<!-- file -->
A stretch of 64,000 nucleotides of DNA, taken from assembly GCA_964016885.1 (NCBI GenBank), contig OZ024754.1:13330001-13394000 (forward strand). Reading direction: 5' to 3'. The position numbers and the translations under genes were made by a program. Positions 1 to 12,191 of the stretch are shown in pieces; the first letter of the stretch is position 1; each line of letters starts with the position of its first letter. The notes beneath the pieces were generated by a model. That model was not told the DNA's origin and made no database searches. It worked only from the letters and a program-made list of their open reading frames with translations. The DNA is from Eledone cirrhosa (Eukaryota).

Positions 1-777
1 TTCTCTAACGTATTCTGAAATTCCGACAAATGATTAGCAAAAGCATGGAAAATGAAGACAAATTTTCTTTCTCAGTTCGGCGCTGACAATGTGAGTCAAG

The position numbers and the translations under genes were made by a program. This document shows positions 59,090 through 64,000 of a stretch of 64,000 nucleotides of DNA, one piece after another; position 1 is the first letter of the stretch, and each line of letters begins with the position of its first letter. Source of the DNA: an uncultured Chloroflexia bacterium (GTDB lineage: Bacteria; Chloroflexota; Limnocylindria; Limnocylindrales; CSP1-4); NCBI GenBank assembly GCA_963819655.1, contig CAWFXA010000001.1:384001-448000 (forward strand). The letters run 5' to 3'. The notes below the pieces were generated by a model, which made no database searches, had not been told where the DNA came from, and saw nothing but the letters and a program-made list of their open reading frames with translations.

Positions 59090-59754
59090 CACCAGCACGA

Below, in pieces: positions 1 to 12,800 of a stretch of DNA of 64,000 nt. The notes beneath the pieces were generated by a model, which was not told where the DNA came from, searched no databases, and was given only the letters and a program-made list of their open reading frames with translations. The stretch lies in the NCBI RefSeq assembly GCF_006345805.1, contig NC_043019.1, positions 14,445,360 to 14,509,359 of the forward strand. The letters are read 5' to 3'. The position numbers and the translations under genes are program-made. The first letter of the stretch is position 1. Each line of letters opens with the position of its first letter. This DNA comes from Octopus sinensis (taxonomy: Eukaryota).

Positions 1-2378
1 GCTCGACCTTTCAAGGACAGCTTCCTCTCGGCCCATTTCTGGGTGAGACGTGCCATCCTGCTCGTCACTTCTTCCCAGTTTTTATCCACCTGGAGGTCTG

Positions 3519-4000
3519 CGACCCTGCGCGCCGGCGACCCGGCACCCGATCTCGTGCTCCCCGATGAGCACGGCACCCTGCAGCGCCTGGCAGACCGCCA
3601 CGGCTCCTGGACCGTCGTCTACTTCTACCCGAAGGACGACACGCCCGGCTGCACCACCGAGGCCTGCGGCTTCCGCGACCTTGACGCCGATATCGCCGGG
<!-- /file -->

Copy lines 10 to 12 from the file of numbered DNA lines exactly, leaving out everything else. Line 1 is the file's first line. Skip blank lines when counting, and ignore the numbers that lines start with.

Positions 3519-4000
3519 CGACCCTGCGCGCCGGCGACCCGGCACCCGATCTCGTGCTCCCCGATGAGCACGGCACCCTGCAGCGCCTGGCAGACCGCCA
3601 CGGCTCCTGGACCGTCGTCTACTTCTACCCGAAGGACGACACGCCCGGCTGCACCACCGAGGCCTGCGGCTTCCGCGACCTTGACGCCGATATCGCCGGG